Beckham Review 2023 Tv Show Series Cast Crew Online
Towards the end of last year, the comedian Joe Lycett cracked the shiny veneer of Brand Beckham when he challenged former “gay icon” David to justify his very well-paid gig as an ambassador for Qatar, where homosexuality is illegal and LGBTQ+ people face persecution. The response was tepid at best. You might, then, see the four-part Netflix documentary Beckham as part of a process of smoothing over the lines again. It turns out to be a surprisingly candid look at the life and career of one of the most famous footballers of all time, and it certainly is a rollicking ride.
Beckham, the series, joins a long line of recent sport-based blockbusters that are so entertaining they hold plenty of appeal, whether you’re a Manchester United season ticket holder or more of a Victoria Beckham type (“I wasn’t into football then; I’m not into football now,” she says, plainly). Director Fisher Stevens – who also plays Hugo in Succession, and whom we occasionally hear off-camera asking the questions – has found a rich and vibrant tone here. He follows Beckham around his country house as the man takes great care over mundane, Alan Partridge-esque tasks, such as collecting honey from his beehives or ensuring the kitchen is spotless and exactly to his standards. Beckham seems to respond well to the gentle air of piss-taking, and is self-deprecating in return.
The doc follows the young David from a football-focused, friendless period at school to the training grounds of Manchester United and the arrival of Sir Alex Ferguson in his life. The portrait of the pair’s relationship over the years is absolutely fascinating. Ferguson appears here to give his side of the story, discussing everything from their early closeness to what really happened when he kicked the boot that landed on his player’s forehead to Beckham’s eventual exit from the club. Beckham talks of Ferguson as a father figure and even now recalls a kind of heartbreak when their relationship broke down.
Other members of the footballer’s family offer anecdotes and titbits, from his strict-sounding father, Ted, to his mother, Sandra, who is great value. She says that when the then-England manager Glenn Hoddle questioned her son’s professionalism and left him on the bench, she “just put him on my hitlist”, and she recalls taking revenge on a journalist staying at the same hotel as she was. Victoria, too, is more frank than you might expect. When recalling a particularly explicit chant about her that came from the stands, she says the woman sitting next to her didn’t know what to do, so just turned to her and said, “Do you want a Polo?”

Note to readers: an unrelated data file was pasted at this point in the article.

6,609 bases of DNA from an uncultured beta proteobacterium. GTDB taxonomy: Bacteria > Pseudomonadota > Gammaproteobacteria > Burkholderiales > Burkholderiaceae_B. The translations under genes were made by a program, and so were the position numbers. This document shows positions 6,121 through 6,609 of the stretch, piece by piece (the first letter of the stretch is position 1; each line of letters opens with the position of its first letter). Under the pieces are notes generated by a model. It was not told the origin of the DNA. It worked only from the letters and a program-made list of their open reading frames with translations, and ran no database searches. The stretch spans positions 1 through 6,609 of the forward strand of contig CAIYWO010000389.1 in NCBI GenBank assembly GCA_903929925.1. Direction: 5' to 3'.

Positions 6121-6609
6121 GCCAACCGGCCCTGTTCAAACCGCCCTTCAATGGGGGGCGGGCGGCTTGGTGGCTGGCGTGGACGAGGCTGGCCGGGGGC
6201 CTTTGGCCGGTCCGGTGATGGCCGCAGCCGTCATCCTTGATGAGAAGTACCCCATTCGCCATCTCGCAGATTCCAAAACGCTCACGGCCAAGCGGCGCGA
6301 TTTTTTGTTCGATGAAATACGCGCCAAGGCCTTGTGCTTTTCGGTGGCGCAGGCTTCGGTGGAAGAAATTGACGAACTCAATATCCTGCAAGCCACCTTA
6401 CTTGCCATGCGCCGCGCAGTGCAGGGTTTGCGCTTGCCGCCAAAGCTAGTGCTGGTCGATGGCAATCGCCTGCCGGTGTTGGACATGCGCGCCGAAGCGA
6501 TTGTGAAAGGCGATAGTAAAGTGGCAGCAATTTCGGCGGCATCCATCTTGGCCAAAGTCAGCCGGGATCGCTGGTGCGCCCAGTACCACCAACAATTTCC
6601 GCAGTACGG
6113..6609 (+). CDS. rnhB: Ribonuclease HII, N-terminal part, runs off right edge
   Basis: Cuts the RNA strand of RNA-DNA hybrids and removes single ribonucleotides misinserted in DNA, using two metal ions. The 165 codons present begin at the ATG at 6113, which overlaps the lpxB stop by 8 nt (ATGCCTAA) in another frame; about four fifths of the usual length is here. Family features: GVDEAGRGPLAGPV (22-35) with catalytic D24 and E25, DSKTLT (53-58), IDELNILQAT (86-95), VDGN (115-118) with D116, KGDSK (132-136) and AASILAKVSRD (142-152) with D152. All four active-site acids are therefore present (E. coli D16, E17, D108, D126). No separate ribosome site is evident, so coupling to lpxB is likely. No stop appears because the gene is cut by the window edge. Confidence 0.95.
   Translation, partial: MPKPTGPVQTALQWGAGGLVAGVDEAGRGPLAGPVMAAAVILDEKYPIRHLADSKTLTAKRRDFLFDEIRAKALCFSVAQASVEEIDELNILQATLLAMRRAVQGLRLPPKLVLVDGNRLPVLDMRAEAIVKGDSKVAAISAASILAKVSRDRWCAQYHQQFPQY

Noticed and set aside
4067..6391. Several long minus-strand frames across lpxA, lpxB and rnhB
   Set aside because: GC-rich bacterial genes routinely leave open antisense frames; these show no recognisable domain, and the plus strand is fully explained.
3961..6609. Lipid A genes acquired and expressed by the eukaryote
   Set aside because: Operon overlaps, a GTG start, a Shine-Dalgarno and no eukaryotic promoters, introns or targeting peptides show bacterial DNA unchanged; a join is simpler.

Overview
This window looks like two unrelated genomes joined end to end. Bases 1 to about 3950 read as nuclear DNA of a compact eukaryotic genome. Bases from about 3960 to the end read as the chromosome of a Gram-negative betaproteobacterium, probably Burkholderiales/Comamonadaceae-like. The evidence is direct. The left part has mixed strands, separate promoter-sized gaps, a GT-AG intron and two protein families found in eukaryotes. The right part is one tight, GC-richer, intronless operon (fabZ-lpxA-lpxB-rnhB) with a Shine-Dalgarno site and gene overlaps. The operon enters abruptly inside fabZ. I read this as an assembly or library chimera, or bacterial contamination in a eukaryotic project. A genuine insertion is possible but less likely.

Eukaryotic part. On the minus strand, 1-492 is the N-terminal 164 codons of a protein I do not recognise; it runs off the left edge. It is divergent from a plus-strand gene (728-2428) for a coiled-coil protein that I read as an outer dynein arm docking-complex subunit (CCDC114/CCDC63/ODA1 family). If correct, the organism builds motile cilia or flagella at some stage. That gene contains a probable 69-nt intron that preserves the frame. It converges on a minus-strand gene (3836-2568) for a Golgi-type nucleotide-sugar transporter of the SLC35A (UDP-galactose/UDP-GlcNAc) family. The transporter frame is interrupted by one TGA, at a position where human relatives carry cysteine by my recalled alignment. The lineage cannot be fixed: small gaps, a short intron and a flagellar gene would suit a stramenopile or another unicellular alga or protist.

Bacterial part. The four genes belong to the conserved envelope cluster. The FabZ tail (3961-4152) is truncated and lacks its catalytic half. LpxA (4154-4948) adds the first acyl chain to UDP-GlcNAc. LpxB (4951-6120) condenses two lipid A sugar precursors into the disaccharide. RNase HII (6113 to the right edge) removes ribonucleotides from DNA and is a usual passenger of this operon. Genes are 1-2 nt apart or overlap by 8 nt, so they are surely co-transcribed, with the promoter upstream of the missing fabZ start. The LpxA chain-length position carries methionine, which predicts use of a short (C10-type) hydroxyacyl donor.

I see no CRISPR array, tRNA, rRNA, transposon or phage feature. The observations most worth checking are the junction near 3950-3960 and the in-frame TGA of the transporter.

This isn’t just a family affair. The series is packed with famous names – a testament, I suppose, to the career and legacy of its subject. Beckham’s Manchester United and Real Madrid teammates and managers appear en masse: Cantona, Ronaldo Nazário, Pauls Scholes and Ince, Roy Keane, Rio Ferdinand. Often, people drop in to make the briefest of points. Peter Hook appears, just to say that footballers eventually replaced musicians as the “rock stars” of Manchester. Anna Wintour pops up to say that her daughter loved the phenomenon of Posh and Becks. Gary Neville is a highlight throughout, particularly when he’s asked if he ever went to the Haçienda nightclub. It isn’t really on topic, but Neville’s views on clubbing deserve a feature-length documentary of their own.
Of course, this being David Beckham, it isn’t just about football, though there is plenty of that here. The programme positions him as the first footballer to really embrace the world of brand partnerships, and to become a celebrity superstar, known far outside his field of expertise, much to Ferguson’s growing dismay. His marriage to a Spice Girl sent the pair of them into the tabloid stratosphere. At times, this is a chronicle of the 1990s and all of its accompanying wildness, and it reassesses the treatment the couple received at the hands of the tabloids, as all good modern documentaries must do.
In fact, it doesn’t shy away from anything much, though Beckham comes across as a man who likes to be in control in all aspects of his life, despite his candour. He discusses the notorious 1998 red card against Argentina, which saw England knocked out of the World Cup and led to months of targeted hatred, threats and abuse. He and Victoria address tabloid allegations of an extramarital affair, without ever being specific. There are loads of gossipy nuggets: about the sarong, the many haircuts, the decision to wear purple at his wedding. It’s a lot of fun, and each of the hour-plus episodes flies by. Brand Beckham will be relieved.